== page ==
pleasant it must have been to her to bavo Mrs. Carter did not leave her room for had such agreeable lodgers for so long, an'l nearly a week after the pictures were hung how much she must feel the differen e in in the drawing-room. For two or three the characters of persons with whom shj days during that period I feared that she had been brought in contact. also might die in the large upper-chamber Mrs. Devlin answered in her own cheery, where Winifred's father had breathed his way: “Well, ma'am, of course I do; but then last. But she rallied and recovered, and you see, if I don't care for the people, I see great indeed was the joy of myself, Mrs. nothing of them. Hannah has all the manDevlin, and the lugubrious, faithful, forebod- agement of them in that case, and I keep ing Joan, when she once more made her to my shop. I have been very fortunate appearance in the drawing-rcom. Our indeed, though I cannot say I ever had lodfamily-physician had attended ber during gers like the Captain and Miss Winifred, or the severity of the illness, and we expected you, ma'am, and Joan, and the Corporal.” a farewell-visit from him on this occasion ; The Corporal made a gruff acknowledgindeed the old lady had but been installed ment of this allusion to him, and Aunt Anne upon her sofa when his carriage rolled up said: “ You must have met some strange to the door. Dr. Elliott came in with his people though, and come to know some accustomed jaunty, trust-inspiring manner; strange stories." and after the usual questions, he looked “ Well, ma'am, I have, but not so many round and said,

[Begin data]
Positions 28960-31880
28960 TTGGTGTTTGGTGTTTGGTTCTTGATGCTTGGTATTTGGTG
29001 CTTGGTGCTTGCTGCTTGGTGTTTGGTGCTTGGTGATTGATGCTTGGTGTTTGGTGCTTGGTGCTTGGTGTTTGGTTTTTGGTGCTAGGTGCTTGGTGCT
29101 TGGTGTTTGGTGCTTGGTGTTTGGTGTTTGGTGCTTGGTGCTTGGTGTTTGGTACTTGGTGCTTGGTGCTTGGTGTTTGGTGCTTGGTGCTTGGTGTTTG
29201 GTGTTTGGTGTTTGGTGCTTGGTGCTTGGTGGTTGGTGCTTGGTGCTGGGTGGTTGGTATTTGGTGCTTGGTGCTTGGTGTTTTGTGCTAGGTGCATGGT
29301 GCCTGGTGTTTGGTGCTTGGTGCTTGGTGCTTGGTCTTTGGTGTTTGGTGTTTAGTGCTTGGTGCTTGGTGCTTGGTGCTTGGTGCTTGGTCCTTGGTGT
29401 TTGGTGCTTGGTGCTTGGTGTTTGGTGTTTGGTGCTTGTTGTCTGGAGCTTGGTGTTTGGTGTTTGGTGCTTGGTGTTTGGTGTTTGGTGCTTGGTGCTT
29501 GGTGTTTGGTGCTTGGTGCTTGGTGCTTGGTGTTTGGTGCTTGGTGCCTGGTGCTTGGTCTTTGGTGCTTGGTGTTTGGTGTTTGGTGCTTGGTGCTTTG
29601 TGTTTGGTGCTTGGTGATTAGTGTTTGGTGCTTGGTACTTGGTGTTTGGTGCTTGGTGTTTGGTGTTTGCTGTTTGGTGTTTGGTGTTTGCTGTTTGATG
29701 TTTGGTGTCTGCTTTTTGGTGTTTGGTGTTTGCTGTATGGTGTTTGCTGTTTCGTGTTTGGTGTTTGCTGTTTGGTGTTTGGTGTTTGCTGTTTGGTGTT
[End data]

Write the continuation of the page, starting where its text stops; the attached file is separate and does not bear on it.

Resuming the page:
as they who keep lodgings in other neigh" What a pleasant room this is ! I have bourhoods --- such as the Strand, or down been here before; I was called in by Cuth- Pimlico way. We don't have poor or strugbert to see a poor fellow who died here. gling people about here, and our lodgers Nothing to be done in his case for a long are always respectable ;. and I think when time before I saw liim, though. I remem- people are not poor, and you know exactly ber he had such a pretty daughter, - a tall who they are and all about them, they are brown-eyed girl.”